Some Senate Democrats want to use Trump’s tax cuts as leverage to bring checks back to parents

  • Some Democrats may oppose renewing part of the Trump tax bill if the GOP does nothing on the child tax credit.
  • Michael Bennet and Sherrod Brown say cash benefits for parents should also be addressed.

Some Senate Democrats say they want to try to revive an expanded child tax credit by the end of the year.

Sen. Sherrod Brown of Ohio, chairman of the Senate Banking Committee, has indicated he will push to revive a version of the Democratic child tax credit in exchange for support for changes to the Republican tax law of 2017. Currently, there is broad Democratic and GOP support for continuing to allow large corporations to immediately deduct all of their research expenses, The Washington Post reported in May.

But starting this year, companies must spread those expenses over five years, limiting the total amount of tax deductions under the law. Supporters of the GOP law change may face resistance from some key Democrats.

“I can’t imagine the Senate giving big tax breaks to big business and wealthy people without taking care of the kids first,” Brown told Insider.

Another architect of the expanded child tax credit mirrored Brown’s position. “I think we shouldn’t be extending the American corporate tax cuts if we’re not going to extend the American child tax cuts,” Sen. Michael Bennett of Colorado told Insider.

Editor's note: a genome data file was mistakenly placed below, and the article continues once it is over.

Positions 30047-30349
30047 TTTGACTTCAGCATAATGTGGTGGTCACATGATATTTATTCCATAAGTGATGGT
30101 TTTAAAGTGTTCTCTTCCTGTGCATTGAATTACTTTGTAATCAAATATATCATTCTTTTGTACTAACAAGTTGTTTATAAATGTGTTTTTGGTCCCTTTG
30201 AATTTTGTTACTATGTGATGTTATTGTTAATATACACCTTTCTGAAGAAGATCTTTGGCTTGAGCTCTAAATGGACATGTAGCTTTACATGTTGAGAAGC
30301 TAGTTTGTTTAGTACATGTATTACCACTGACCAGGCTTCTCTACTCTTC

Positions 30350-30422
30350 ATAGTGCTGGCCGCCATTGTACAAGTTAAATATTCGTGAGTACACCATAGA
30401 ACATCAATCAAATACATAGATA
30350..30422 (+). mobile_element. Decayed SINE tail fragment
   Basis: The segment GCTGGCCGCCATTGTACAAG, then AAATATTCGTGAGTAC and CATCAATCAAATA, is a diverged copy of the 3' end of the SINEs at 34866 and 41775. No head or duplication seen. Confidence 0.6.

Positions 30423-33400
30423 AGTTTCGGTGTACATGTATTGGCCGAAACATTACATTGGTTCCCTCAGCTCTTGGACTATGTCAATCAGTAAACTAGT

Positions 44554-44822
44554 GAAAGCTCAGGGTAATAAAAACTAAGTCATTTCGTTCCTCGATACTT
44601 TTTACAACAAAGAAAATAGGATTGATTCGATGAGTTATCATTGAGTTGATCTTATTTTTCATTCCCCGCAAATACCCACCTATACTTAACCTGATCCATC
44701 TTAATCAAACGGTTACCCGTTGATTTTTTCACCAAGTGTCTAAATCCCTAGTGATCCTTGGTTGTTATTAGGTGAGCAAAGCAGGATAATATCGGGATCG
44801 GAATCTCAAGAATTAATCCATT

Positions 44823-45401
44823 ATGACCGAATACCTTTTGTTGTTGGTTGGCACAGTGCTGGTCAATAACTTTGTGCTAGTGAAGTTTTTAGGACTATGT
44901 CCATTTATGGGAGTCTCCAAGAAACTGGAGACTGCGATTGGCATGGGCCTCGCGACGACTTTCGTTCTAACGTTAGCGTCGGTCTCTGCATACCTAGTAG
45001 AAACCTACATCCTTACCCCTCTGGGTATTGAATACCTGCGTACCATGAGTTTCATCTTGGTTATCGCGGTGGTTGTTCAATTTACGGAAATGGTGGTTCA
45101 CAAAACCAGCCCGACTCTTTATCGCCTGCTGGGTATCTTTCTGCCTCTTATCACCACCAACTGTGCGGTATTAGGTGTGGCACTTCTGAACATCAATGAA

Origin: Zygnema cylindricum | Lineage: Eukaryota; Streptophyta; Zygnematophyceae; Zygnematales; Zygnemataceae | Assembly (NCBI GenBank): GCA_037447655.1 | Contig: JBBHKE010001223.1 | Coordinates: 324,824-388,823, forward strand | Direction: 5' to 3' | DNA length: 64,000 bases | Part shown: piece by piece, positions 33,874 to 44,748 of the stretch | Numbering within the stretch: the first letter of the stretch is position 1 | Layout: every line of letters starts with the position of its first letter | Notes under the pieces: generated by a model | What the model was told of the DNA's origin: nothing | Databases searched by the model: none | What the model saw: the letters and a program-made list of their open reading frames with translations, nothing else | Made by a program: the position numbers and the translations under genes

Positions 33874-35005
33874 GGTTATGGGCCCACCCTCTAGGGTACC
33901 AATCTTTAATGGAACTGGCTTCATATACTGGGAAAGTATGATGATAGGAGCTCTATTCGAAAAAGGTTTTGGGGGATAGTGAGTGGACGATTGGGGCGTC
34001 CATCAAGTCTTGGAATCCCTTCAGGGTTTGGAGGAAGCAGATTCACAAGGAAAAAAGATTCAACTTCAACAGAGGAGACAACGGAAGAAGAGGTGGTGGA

Bennet also said he had “many conversations” with Utah Sen. Mitt Romney about the child tax credit, but indicated little progress so far. Romney had long said negotiations on the measure could only take place after Democrats approve their health, climate and tax bill. The Inflation Reduction Act passed the House and Senate in mid-August.

President Joe Biden’s stimulus bill transformed the Child Tax Credit into a near-universal one-year cash benefit for families, expanding eligibility for the first time to the poorest households with little or no income. taxable income. Families received $250 per child aged 6 to 17 or $300 for each child aged 5 and under. It expired last year due to resistance from Sen. Joe Manchin of West Virginia and Republicans.

Proponents and some liberal economists argue that Congress should not approve more corporate tax breaks at the expense of tax cuts for families and children. During a time of high inflation, experts say families could benefit from financial assistance to buy groceries or buy gasoline.

Proponents of the research and development measure say it helps ensure the competitiveness of American companies. They may try to lobby for its inclusion in a year-end government funding bill.

Democrats have struggled to deliver on their campaign promises to raise taxes on the wealthiest Americans, facing resistance from centrists like Sen. Kyrsten Sinema of Arizona who crushed those efforts. Senate Democrats could not afford to lose a single vote to approve the Cut Inflation Act last month in the face of GOP resistance.